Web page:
The concept of mindfulness is focused on maintaining your health in a long lasting way rather than being on a strict diet.

Mindfulness fits into today’s food trends as it teaches us to living non-judgementally, it’s a way of learning to eat without guilt or judgement. Mindfulness helps us to check in with our hunger and body cues, we decide when we are hungry, how hungry are we and what kinds of foods to eat to nourish our body.

How can snacking and wellbeing co-exist?

We can be very fixated on what we should and shouldn’t be eating. Food is pleasurable and should be enjoyed. Removing any judgement to a food being ‘good’ or ‘bad’ makes life more pleasurable and enjoyable. Snacking can be enjoyed as a mindful moment each day.

Mindful eating and mindfulness is about appreciating all foods. There may be times where we need smaller snacks and other times where we need a more sustained snack. It’s all about the quality over the quantity. Savouring food leads to enhanced enjoyment which therefore results in smaller portions.

Potential challenges to mindful eating and snacking:

Mindfulness is easy to talk about but can be difficult to implement. Life tends to get in the way, as we are always busy. The less distracted you are when you eat you will naturally be more mindful. So we need to remove distractions like TV, phone, tablets. Finding a small amount of time to focus on one particular meal or snack per day is the key.

“Everyone fails at mindful eating, in fact knowing that you were not mindful in that particular moment is being mindful” Tim Crowe. Embrace being terrible at it, everybody is generally bad at mindful eating, focus on the exercise itself and it will be a more positive experience. Maree summed this statement up quite well, ‘We should all be more mindful about being mindful’.

Christina highlighted there are two main distractions or triggers to mindful eating,

  1. Emotional: This includes thoughts and feelings such as guilt, sadness, boredom. These feelings can make us eat in a mindless way.
  2. Environment: Includes technology, leftovers after dinner, unexpected foods in workplace at a meeting. Emotional and environmental triggers are stopping us from listening to internal signals such as hunger, fullness and satisfaction. The difficulty is remembering to practice mindfulness in these situations.

Tips and resources to adopting mindful eating:

Christina mentioned we should all be checking in on hunger before a meal or snack: how hungry are you? If you are hungry, think about what kinds of foods you need to eat.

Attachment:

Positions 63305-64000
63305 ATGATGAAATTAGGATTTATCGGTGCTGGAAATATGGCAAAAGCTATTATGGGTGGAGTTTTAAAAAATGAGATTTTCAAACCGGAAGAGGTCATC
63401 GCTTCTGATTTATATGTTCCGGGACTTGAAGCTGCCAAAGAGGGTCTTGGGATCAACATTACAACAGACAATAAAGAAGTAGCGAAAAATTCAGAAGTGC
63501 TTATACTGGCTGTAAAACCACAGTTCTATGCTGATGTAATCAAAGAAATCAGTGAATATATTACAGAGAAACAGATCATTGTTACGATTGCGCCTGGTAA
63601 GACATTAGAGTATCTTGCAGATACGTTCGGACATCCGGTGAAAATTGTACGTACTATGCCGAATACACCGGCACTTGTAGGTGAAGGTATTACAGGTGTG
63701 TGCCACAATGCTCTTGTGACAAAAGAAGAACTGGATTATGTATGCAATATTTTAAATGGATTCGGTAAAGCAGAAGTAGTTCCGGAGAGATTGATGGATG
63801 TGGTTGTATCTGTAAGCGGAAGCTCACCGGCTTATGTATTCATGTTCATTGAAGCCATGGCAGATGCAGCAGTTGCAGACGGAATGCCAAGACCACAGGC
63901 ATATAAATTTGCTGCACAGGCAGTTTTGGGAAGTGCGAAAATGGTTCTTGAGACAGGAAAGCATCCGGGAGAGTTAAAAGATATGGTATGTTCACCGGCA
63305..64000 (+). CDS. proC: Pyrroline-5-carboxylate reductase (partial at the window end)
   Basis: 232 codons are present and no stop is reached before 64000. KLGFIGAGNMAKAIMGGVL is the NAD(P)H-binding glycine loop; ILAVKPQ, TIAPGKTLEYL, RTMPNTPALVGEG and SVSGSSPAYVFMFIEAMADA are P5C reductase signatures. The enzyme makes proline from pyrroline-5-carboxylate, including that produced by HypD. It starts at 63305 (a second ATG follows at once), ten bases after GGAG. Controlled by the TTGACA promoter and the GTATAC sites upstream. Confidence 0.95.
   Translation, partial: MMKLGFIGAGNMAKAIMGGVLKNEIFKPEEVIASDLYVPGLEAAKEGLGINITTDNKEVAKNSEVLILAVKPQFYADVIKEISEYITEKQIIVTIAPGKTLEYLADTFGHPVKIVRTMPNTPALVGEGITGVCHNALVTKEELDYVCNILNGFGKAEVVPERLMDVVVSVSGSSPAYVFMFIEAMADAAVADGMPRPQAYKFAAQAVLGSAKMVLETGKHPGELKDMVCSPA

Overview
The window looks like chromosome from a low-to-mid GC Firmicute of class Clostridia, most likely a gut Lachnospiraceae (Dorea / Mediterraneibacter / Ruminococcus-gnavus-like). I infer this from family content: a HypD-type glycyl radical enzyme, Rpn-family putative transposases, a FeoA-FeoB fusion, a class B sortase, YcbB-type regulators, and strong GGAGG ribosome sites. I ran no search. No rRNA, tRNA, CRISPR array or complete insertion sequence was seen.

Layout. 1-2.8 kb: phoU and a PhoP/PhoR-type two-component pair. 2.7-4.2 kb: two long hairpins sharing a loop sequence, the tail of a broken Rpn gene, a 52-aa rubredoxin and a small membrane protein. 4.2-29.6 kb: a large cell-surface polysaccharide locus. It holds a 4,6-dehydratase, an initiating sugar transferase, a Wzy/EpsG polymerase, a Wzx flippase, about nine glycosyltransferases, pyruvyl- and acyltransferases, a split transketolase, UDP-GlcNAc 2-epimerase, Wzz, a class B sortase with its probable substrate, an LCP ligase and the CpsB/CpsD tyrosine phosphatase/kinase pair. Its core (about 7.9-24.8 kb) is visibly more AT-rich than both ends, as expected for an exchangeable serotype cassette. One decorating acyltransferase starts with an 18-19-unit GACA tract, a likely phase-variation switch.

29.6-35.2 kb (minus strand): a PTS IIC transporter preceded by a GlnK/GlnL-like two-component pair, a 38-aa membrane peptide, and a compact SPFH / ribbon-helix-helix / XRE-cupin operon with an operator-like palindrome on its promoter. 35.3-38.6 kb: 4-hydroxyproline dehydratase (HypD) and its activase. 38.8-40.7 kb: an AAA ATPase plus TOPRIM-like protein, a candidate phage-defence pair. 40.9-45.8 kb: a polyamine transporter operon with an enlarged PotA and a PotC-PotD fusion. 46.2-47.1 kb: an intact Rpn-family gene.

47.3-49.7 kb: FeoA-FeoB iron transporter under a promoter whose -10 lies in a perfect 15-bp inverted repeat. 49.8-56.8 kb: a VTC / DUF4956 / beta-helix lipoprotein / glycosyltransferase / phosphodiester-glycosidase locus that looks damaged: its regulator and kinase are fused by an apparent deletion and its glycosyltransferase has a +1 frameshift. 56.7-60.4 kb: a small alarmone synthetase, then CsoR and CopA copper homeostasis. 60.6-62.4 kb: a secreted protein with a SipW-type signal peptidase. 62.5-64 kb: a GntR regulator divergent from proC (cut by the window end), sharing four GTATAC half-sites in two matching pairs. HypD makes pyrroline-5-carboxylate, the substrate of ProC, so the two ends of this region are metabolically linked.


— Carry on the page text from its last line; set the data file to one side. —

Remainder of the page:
A lot of dietitians in the mindful eating space use the analogy of thinking about the body as a car. You may see the fuel gauge is ¾ full so you drive past the petrol station, or maybe petrol is a bit lower so you pull over. The next decision is to consider how much and what kind of fuel your car needs.

Whether it’s a meal or a snack approach eat moment in a calm manner. This generally involves linking in with your senses (touch, taste, smell). Smelling the food, exploring the texture in your mouth, chewing slowly, ensuring you are assessing and savouring the flavours. Connect with your senses to get the enjoyment out of your meal.

Tim’s tips to adopting mindful eating were to apply it to one particular meal or snack per day. Tim recommends that we all should Google ‘mindfully eating a raisin’ this exercise is a small step forward with mindful eating. He states that this is actually a mind-blowing experience to realise the sensation you can get from eating one small piece of food – it’s a nice example of what you can do with mindfulness. It shows you that any particular food can be enjoyed and savoured. The idea of mindfulness is that you appreciate the current moment without any judgement what to so ever.

What tools and resources are available to adopt mindful eating?

  1. Your smartphone apps can be used to your benefit, some apps to try:
  • buddhify app
  • smiling mind app
  • mindfulness app
  • headspace app
  • calm app
  • there are many general mindful eating apps available
  1. Meditation can help us to be more mindful throughout the day
  2. Hunger scale: check in with your hunger, how hungry are you on a scale on 1-10. This can help you to be more aware of the eating experience.

Take Home Messages:

Tim recommended to focus on one particular meal or snack to be mindful about each day, pick a food which engages you. Tim finds muesli bars work well for him, it could be chocolate or a pear. It should be something you enjoy being mindful with. The secret to success is to keep consciously repeating and repeating these mindful eating exercises.

Christina says her one main point would be to focus on gratitude, the idea of bringing the enjoyment back to eating. Making the meal the most enjoyable experience as possible and giving thanks for the food your eating.